Analysis: Men's Wearhouse alterations could backfire on retailer
By Nadia Damouni and Olivia Oran
NEW YORK (Reuters) - If Men's Wearhouse Inc MW.N was hoping that activist shareholder Eminence Capital LLC was going to go away quietly after the retailer boosted its anti-takeover defenses, it's likely to be sorely disappointed.
Although Jos. A. Bank Clothiers Inc JOSB.O walked away from a deal earlier this month after Men's Wearhouse board rebuffed its $48-a-share offer, and prevented it from conducting due diligence, the suitor's language that it still felt a deal was in the best interest of shareholders for both companies has resonated with investors.
Eminence and other hedge funds that hold about 30 percent of Men's Wearhouse shares see the retailer as an undervalued stock that would benefit from striking a deal with its competitor. Some of these new holders have even crept into the top 20 shareholder list, according to sources at the funds.
And over the past week New York-based Eminence has been trying to persuade other hedge funds and investors to go on the offensive to get the reluctant company to accept a takeover from Jos. A. Bank.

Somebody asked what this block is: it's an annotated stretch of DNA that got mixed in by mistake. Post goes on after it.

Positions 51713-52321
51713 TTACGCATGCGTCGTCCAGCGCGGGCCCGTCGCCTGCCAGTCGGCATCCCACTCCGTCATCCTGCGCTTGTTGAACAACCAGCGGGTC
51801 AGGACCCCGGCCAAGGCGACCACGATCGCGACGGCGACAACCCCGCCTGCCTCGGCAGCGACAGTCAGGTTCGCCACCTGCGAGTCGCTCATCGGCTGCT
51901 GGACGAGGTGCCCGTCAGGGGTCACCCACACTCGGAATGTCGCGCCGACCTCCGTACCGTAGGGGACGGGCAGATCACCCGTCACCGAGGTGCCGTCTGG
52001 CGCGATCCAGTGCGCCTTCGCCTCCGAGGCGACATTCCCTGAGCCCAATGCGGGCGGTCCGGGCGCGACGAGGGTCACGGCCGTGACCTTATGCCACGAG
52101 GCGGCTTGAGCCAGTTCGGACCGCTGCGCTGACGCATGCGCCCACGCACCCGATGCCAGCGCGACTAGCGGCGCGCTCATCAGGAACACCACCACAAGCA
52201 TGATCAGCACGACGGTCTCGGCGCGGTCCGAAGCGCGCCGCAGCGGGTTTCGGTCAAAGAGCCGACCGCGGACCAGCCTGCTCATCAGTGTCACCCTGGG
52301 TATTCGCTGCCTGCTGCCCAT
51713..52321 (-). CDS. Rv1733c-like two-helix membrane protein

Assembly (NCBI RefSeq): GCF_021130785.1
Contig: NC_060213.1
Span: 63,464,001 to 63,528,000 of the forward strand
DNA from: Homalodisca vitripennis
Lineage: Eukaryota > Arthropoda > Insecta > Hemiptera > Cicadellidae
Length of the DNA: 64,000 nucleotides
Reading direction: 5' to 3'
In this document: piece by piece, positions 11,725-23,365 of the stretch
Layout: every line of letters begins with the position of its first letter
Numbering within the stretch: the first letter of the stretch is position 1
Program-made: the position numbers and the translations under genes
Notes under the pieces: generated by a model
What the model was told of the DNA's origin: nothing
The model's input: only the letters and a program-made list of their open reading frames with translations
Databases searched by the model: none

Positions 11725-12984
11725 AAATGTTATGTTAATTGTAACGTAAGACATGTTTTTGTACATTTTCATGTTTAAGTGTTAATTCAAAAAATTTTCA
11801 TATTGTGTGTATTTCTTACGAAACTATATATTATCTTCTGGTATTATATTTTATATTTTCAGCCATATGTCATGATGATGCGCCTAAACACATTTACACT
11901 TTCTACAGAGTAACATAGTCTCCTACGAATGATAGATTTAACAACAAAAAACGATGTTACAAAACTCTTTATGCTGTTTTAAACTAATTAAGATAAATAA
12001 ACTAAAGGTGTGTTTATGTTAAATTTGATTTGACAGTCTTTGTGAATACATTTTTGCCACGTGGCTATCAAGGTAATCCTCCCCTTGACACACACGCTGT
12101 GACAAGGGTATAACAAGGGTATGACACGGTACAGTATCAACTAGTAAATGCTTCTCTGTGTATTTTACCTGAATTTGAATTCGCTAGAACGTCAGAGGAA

"It certainly does add to the pressure if lots of stock is flowing from long-term investors to shorter-term, event-driven investors," said Spencer Klein, a partner at law firm Morrison Foerster.
Eminence, known for investing in deeply undervalued stocks, is waiting for regulators to approve a consent solicitation that allows investors holding a combined 10 percent stake in Men's Wearhouse to call a special shareholder meeting by February 14 of next year.
At that meeting, Eminence will try to overturn a company requirement for two-thirds of shareholders, or a "supermajority," to amend the bylaws instead of a majority or 51 percent. If that passes, then a second special meeting would be called to vote on replacing Men's Wearhouse board of directors.
"This is a provision that will strike a chord in both sets of investors. Probably more so with the long-only investors who, quite frankly, want to be long-term investors. They support a company for a number of years, they have a stock price that has underperformed," Eminence's Sandler told Reuters Wednesday. Continued...